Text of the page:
In clarification of the table data above, from the comparison between 2019 and 2014:

– In Albania there is a decrease by 31% of the group of adults with a wealth below 10.000 USD, while there is an increase by 27.8% of the group of adults with wealth value from 10 thousand to 100 thousand US.D, and an increase with 3% of the number of adults with a wealth value over 1 million US.D. This change in the percentages of groups by wealth value is also seen in the GINI Index, which shows a decrease of 3.1 points, indicating that wealth is oriented towards the group that can be considered as the middle class of the population, but with an increase in the wealth in high value to fewer adults.

– In Serbia, Bosnia and Montenegro the same way of transferring wealth values ​​has happened as in the case of Albania, but with some levels of shifting more towards adults with wealth values ​​from US $ 100,000 to $ 1 million and those adults with wealth over $ 1 million U.S. But what is striking is that in Serbia inequality has increased more in 2019 than in 2014.

– In Northern Macedonia there is an increase of 3% of the group of adults with a wealth value below 10.000 USD, while there is a decrease with 3.1% of the group of adults with a wealth value from 10.000 to 100.000 USD, as well as a slight increase of 0.1% in the number of adults with a wealth value ​​from 100 thousand to 1 million US.D. This Western Balkan country is in a trend in opposite to other countries in terms of a better distribution than other countries in terms of wealth values, reflecting this tendency also when we see the sharp decline of the GINI Index by -3.5 points.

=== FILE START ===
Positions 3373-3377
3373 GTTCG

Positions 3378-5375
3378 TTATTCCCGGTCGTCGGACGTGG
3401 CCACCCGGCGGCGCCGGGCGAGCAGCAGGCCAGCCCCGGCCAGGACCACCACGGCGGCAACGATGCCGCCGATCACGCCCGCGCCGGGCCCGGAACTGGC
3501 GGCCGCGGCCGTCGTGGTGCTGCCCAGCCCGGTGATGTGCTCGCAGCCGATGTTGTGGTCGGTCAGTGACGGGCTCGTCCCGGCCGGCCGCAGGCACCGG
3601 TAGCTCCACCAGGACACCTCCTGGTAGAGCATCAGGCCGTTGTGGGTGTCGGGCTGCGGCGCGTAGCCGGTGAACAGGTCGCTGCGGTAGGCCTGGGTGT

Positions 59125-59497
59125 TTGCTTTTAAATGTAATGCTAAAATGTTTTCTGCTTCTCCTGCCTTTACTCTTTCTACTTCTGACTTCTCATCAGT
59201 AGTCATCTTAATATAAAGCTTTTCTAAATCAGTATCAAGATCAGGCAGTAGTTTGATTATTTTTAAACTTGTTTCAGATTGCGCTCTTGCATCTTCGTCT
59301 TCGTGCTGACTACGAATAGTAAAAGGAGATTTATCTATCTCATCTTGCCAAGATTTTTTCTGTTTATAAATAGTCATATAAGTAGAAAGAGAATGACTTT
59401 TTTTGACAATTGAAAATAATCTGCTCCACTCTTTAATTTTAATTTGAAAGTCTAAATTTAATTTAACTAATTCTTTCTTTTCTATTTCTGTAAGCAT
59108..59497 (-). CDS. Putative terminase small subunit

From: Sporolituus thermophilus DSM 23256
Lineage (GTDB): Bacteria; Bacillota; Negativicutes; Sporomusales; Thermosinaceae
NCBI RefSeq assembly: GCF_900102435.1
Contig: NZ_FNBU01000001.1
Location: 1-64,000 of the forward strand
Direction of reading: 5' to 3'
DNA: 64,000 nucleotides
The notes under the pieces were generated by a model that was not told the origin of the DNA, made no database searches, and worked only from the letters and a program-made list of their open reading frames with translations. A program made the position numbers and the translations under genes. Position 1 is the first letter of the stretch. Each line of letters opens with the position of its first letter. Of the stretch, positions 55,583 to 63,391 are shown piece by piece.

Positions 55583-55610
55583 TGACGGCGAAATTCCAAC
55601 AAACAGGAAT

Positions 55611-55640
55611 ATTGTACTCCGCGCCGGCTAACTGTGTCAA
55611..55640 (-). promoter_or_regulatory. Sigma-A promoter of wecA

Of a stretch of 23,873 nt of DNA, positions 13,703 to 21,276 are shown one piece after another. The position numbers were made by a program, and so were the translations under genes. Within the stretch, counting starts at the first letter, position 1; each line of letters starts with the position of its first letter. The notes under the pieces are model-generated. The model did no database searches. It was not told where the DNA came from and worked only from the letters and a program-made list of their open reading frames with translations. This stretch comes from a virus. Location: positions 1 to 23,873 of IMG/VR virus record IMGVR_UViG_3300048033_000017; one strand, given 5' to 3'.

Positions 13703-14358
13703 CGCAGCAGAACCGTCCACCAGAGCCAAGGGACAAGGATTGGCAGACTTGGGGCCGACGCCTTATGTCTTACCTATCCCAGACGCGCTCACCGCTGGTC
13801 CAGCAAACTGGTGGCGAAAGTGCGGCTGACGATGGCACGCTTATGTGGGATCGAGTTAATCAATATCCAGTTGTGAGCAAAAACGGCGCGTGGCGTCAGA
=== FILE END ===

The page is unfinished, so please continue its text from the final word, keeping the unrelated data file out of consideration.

When most of the wealth value is more capital-based, there is naturally less room for other human and movable capital, including financial assets. The strongest negative impact is between equity and other financial assets, as other financial assets are larger in Western Balkan countries where social expenditure distribution systems, mainly from the state budget, but also from private funds.

Meanwhile, what is characteristic of wealth values ​​in the Western Balkan countries is that non-financial wealth is prevalent over ¾ of the entire total wealth value of adults. This feature of the Balkan countries is the main difference with the developed countries of the EU or even those that are members of the OECD.

Tirana, 26th February 2020

[1] National net wealth, also known as net worth, is the sum of the total value of a country’s assets minus its liabilities. This value is an important indicator of a country’s ability to borrow and keep costs controlled and is influenced not only by real estate prices, equity market prices, exchange rates, liabilities and incidence in a country. instead of the adult population, but also from human resources, natural resources and capital, as well as technological developments, which can create new assets.